Cheers,

Jonny

P.S. If there are any previous posts on this subject that I've missed please point me in their direction...
I found that the key thing was spotting and correcting TINY errors before they have a chance to grow; this involves going quite slowly (at least in the learning stages) and looking very carefully.

Large errors are not correctable unless the saw has more set than it should have.

BugBear
 

woodbloke

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wcndave":3cpdpclg said:
If you're right handed keep your right eye over the back of the blade. I used to have my head to the side and this corrected saying a curve.

If you go off, lower the saw to almost horizontal to start a new kerf, trying to twist it back never works in my experience.

Once you have created a few cm flat kerf you can start to lift the back again. This works for both types of saws.
Agree, this technique works quite well. How you stand is everything when using a saw (of any sort) and it's best if someone else looks at how you're sawing...it's then very easy to correct, but very hard when you try and do it yourself - Rob
 

whiskywill

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twothumbs":3iovfvzw said:
PS As a teenager I watched cabinet makers on site fitting, putting an aris on edges and vowed that I would be able to do that. Thought it was the bees knees. It took practise ...but in time.
Please remind me what an aris is. Google brings up a village in Azerbaijan.
 

Sgian Dubh

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whiskywill":2mc3fcjr said:
Please remind me what an aris is. Google brings up a village in Azerbaijan.
It's a misspelling of arris, which is a sharp edge where two planes met, and the word is also used to describe things like the ridge found at the top of two sloping pieces of ground, eg, in mountain or hill nomenclature. Slainte.
 

stubtoe

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Thanks all. Think there's a few pointers I can take from that, but clearly the most important thing is practice, practice, practice...
 

johnwc812

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Hi Jonny
A silly idea, works for me, might work for you:
Instead of drawing one line down the timber and cutting to the waste side,
Draw two lines, a smidgin over the kerf width apart, and it is easier to see
when the saw starts to deviate.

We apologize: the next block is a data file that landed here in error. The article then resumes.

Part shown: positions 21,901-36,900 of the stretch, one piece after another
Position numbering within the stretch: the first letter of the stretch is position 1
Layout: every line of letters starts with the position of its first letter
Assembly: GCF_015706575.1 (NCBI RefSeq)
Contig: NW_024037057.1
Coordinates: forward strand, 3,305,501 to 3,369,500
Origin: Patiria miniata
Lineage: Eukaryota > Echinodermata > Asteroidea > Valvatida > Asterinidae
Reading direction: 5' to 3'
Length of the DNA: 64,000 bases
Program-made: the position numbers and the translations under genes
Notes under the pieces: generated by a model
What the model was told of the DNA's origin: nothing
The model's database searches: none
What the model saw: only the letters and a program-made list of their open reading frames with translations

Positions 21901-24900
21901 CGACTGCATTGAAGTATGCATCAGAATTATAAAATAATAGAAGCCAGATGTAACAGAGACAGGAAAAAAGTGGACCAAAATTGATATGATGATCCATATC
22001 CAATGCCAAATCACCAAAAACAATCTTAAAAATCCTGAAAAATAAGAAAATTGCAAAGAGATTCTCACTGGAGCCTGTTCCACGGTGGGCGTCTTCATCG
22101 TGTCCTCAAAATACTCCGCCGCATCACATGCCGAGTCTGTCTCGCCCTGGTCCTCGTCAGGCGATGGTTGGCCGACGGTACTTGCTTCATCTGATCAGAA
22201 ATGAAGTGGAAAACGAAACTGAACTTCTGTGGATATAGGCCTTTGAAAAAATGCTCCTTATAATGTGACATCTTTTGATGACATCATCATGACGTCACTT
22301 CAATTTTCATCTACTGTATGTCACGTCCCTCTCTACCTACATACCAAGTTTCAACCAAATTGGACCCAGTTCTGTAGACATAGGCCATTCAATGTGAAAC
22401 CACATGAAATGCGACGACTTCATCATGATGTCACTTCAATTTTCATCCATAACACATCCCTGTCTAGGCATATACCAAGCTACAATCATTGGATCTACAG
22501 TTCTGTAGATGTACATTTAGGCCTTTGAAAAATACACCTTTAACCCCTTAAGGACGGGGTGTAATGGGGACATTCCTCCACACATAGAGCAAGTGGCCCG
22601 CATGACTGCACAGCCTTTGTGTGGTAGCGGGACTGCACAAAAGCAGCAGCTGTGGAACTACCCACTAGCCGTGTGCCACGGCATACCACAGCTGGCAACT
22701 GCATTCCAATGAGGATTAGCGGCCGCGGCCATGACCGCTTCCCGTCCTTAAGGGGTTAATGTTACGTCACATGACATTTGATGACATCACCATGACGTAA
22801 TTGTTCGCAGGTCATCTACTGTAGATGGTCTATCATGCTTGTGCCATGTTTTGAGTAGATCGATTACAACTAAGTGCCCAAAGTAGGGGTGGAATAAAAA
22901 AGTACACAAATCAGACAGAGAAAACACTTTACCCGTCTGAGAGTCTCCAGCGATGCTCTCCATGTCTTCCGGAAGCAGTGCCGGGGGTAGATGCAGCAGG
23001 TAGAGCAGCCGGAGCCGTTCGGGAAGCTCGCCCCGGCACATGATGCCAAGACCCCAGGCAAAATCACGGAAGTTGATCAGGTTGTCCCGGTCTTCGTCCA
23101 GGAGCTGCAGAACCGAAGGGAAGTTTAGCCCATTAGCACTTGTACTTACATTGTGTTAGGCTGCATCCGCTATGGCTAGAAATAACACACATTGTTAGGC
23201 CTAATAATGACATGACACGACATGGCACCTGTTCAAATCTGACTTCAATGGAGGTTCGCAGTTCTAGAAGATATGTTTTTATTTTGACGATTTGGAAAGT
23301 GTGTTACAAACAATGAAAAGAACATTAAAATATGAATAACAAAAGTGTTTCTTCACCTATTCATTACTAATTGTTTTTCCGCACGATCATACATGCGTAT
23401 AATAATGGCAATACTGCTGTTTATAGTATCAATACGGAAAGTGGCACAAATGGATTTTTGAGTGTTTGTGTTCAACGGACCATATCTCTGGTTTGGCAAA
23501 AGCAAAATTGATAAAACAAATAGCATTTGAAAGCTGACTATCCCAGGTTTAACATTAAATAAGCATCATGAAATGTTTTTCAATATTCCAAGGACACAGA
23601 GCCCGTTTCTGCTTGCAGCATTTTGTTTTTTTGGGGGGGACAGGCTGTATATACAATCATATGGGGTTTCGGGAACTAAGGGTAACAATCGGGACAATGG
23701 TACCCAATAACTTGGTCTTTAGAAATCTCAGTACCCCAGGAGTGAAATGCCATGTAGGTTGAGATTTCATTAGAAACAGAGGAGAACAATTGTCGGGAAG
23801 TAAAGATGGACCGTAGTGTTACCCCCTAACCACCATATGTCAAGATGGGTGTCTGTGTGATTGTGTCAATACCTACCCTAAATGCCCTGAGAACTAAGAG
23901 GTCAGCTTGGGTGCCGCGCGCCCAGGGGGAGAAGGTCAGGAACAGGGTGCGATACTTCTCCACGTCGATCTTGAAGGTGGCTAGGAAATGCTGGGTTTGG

Cheers John
 

RogerP

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johnwc812":1xvcnm47 said:
Hi Jonny
A silly idea, works for me, might work for you:
Instead of drawing one line down the timber and cutting to the waste side,
Draw two lines, a smidgin over the kerf width apart, and it is easier to see
when the saw starts to deviate.
Cheers John
In the past that worked for me too :)
 

stubtoe

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johnwc812":duex5v2j said:
Hi Jonny
A silly idea, works for me, might work for you:
Instead of drawing one line down the timber and cutting to the waste side,
Draw two lines, a smidgin over the kerf width apart, and it is easier to see
when the saw starts to deviate.
Cheers John
I like that idea =D>

Sometimes you don't realise you've gone off track before its too late...
 

Mr T

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Hi

Something worth considering. Could the saw have been blunted on one side? This would make it tend to wander to the opposite side.

Chris
 

stubtoe

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I don't think so as the ryoba I was using was almost brand new. That said could have been a manufacturing fault, but more likely my technique!

Sent from my Nexus S using Tapatalk 2
 

sdbranam

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Since most people think they can't saw a straight line, I love to have them rip a 1" strip off a 4'-long board. It's a combination of several things already mentioned here:

1. Mainly work with the saw about 45 degree angle.
2. If it starts to go off track, don't twist the handle, drop it down closer to horizontal and gently bend it to the right direction as you saw. This steers it back on track (just don't over-correct). Once back, raise the angle back up. It's like driving a car along a road that gently curves from one side to another.
3. Especially in thicker stuff, flip the stock periodically and do some from the other side. It's easy for the hidden side to be off worse than the visible side.
4. Why do you need to get it any closer? No matter how ugly a cut you end up with, you can take the edge down to exact dimension, flat and precise, in 30 seconds or so with a plane or two (start with one set rank, the other set fine). Don't sweat the cut, get as close as your current skill level allows and rely on the planes to make it look pretty. That just means you need to allow yourself whatever margin is necessary, 2mm, 5mm, 10mm, whatever works. You'll improve naturally over time.

I also have them deliberately go off track, then over-correct, then get back on track, to see how they can control it, then clean up all that ugly waviness with planes.

This works with both western saws and Japanese pull saws. Take advantage of their flexibility rather than cursing it!